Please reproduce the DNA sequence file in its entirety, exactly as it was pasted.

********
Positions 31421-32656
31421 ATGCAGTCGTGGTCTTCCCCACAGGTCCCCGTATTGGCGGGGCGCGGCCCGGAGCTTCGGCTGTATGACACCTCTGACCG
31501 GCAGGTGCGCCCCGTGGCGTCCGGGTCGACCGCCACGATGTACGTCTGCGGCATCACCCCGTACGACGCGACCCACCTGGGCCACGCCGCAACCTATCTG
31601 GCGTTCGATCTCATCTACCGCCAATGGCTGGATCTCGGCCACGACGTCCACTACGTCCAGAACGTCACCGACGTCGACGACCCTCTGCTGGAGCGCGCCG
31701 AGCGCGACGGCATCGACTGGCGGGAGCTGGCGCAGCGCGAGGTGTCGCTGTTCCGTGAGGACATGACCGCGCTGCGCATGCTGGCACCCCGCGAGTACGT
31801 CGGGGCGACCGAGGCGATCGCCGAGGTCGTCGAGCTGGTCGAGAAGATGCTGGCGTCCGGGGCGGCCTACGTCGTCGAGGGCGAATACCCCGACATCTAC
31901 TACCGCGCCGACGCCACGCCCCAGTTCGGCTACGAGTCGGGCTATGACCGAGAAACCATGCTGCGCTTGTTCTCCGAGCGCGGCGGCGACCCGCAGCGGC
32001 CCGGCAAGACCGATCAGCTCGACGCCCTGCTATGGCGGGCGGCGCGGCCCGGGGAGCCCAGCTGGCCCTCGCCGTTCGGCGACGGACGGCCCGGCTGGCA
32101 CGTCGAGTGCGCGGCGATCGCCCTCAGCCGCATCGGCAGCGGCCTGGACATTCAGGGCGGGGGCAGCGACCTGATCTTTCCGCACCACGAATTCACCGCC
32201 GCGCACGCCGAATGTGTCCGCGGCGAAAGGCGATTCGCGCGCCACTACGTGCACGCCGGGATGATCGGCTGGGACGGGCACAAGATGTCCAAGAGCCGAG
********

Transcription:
Positions 31421-32656
31421 ATGCAGTCGTGGTCTTCCCCACAGGTCCCCGTATTGGCGGGGCGCGGCCCGGAGCTTCGGCTGTATGACACCTCTGACCG
31501 GCAGGTGCGCCCCGTGGCGTCCGGGTCGACCGCCACGATGTACGTCTGCGGCATCACCCCGTACGACGCGACCCACCTGGGCCACGCCGCAACCTATCTG
31601 GCGTTCGATCTCATCTACCGCCAATGGCTGGATCTCGGCCACGACGTCCACTACGTCCAGAACGTCACCGACGTCGACGACCCTCTGCTGGAGCGCGCCG
31701 AGCGCGACGGCATCGACTGGCGGGAGCTGGCGCAGCGCGAGGTGTCGCTGTTCCGTGAGGACATGACCGCGCTGCGCATGCTGGCACCCCGCGAGTACGT
31801 CGGGGCGACCGAGGCGATCGCCGAGGTCGTCGAGCTGGTCGAGAAGATGCTGGCGTCCGGGGCGGCCTACGTCGTCGAGGGCGAATACCCCGACATCTAC
31901 TACCGCGCCGACGCCACGCCCCAGTTCGGCTACGAGTCGGGCTATGACCGAGAAACCATGCTGCGCTTGTTCTCCGAGCGCGGCGGCGACCCGCAGCGGC
32001 CCGGCAAGACCGATCAGCTCGACGCCCTGCTATGGCGGGCGGCGCGGCCCGGGGAGCCCAGCTGGCCCTCGCCGTTCGGCGACGGACGGCCCGGCTGGCA
32101 CGTCGAGTGCGCGGCGATCGCCCTCAGCCGCATCGGCAGCGGCCTGGACATTCAGGGCGGGGGCAGCGACCTGATCTTTCCGCACCACGAATTCACCGCC
32201 GCGCACGCCGAATGTGTCCGCGGCGAAAGGCGATTCGCGCGCCACTACGTGCACGCCGGGATGATCGGCTGGGACGGGCACAAGATGTCCAAGAGCCGAG